• Mark

    Concerned: I agree with that.
    RosCosmos is not innovative and totally Over-centralized, and Russian Space efforts will continue to fall behind.

    I bet Putin everyday is briefed on the Russian Oil & Gas giant Rosneft.
    In contrast, Roscosmos is most likely far down on his list of priorities, and it made sense to me that Putin recently cut 16% from the RosCosmos budget.

  • Patrick Underwood

    The US, historically, has given the Soviet Union, er I mean Russia, just about everything they ever wanted, without requiring a quid pro quo. Same thing will happen here. Russia will demand payment for astronauts flying on Soyuz. The US will oblige. The US will give Russia free flights on Dragon. Russia will accept that arrangement, while complaining that it is unfair, inadequate, or… whatever. That’s the way it’s always worked.

    Book recommendation: Stalin’s War by Sean McMeekin. Sad!! :)

  • Edward

    Concerned wrote: “Have seen plenty of grandiose plans, but little in the way of space innovation since Korolev departed from Earth. We’re starting to see small countries and private companies eclipse the Russians in space achievement.

    I agree with the second part, but I think that we had plenty of innovation until the Space Shuttle, which was the last truly innovative spacecraft system until Blue Origin and SpaceX created the tail-landing reusable booster.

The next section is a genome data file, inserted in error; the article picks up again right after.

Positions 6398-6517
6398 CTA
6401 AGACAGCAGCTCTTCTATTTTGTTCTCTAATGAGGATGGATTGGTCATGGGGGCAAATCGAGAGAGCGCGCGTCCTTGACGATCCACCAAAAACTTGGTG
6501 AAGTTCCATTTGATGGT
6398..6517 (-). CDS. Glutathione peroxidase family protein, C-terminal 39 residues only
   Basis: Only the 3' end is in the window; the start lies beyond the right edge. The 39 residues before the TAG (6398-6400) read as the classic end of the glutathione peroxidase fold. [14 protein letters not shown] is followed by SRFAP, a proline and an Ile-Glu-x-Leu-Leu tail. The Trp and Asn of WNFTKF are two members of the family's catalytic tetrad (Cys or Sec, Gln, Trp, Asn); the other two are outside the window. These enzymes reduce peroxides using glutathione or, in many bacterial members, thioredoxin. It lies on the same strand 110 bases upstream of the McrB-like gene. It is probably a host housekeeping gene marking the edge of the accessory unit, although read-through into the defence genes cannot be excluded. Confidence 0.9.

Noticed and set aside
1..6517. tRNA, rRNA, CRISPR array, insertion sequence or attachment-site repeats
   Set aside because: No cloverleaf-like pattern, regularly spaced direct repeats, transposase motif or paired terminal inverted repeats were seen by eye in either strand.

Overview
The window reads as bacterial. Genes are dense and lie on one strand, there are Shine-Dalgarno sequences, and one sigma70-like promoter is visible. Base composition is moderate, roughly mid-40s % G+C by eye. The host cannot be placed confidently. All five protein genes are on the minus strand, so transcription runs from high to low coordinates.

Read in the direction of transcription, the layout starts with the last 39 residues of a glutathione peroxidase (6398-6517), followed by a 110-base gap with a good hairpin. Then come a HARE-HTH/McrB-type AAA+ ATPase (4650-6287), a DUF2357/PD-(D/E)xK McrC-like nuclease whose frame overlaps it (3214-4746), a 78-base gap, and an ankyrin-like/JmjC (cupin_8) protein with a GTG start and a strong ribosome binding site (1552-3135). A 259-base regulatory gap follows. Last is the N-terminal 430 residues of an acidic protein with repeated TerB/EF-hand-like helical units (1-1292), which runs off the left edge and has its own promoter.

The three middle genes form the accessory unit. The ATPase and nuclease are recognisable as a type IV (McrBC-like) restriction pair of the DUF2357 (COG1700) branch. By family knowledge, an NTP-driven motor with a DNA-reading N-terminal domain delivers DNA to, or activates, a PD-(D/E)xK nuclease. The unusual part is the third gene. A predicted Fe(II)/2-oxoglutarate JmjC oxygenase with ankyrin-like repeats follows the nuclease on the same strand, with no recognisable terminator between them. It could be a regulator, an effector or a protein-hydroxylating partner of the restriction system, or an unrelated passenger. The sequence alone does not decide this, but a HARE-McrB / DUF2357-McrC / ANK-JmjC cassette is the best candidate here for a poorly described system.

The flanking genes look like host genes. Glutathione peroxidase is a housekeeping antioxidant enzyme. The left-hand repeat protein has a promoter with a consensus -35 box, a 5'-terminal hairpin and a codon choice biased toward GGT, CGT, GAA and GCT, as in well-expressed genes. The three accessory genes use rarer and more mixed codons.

I consider the geostationary satellite innovative, despite the concept being two decades old before it was first employed. Several innovations were required to put man on the Moon, such as rendezvous and docking (there is plenty of counterintuitive and non-obvious things that must be done to accomplish both of these); guidance, navigation, and control between orbits, orbital planes, and planets; multiple use engines that relight several times; and space suits that allow people to work outside the spacecraft and on the lunar surface. Space stations were innovative, even though they, too, were imagined decades earlier, but were not the rotating version that Disney and Von Braun imagined. Finally, the reusable spacecraft, the Space Shuttle, was innovative, but it was more expensive to operate, launched less often, and was only capable of shorter missions than expected. Congress and NASA should have improved upon this concept rather than regress to Apollo-Saturn style vehicles.

    Making multi-module space stations did not seem as innovative.

    Other modern innovations by private companies include the dramatic reduction in launch costs, especially a ten-fold reduction for small (500 Kg) satellites. Starship looks to be on track to not only beat the originally-intended launch price of the Space Shuttle, but it seems to be able to beat the launch rate, too. The intended mission time for Starship is also several times greater than the Space Shuttle’s original one-month mission time. Modern innovations are improving upon four-decade-old capabilities and technologies.

  • Jeff Wright

    “Korolev! Korolev! And what was Korolev? A thin metallic pipe….. In it, I placed my engines-Barmin, his instruments….and it flew…”

    -Valentin Petrovich Glushko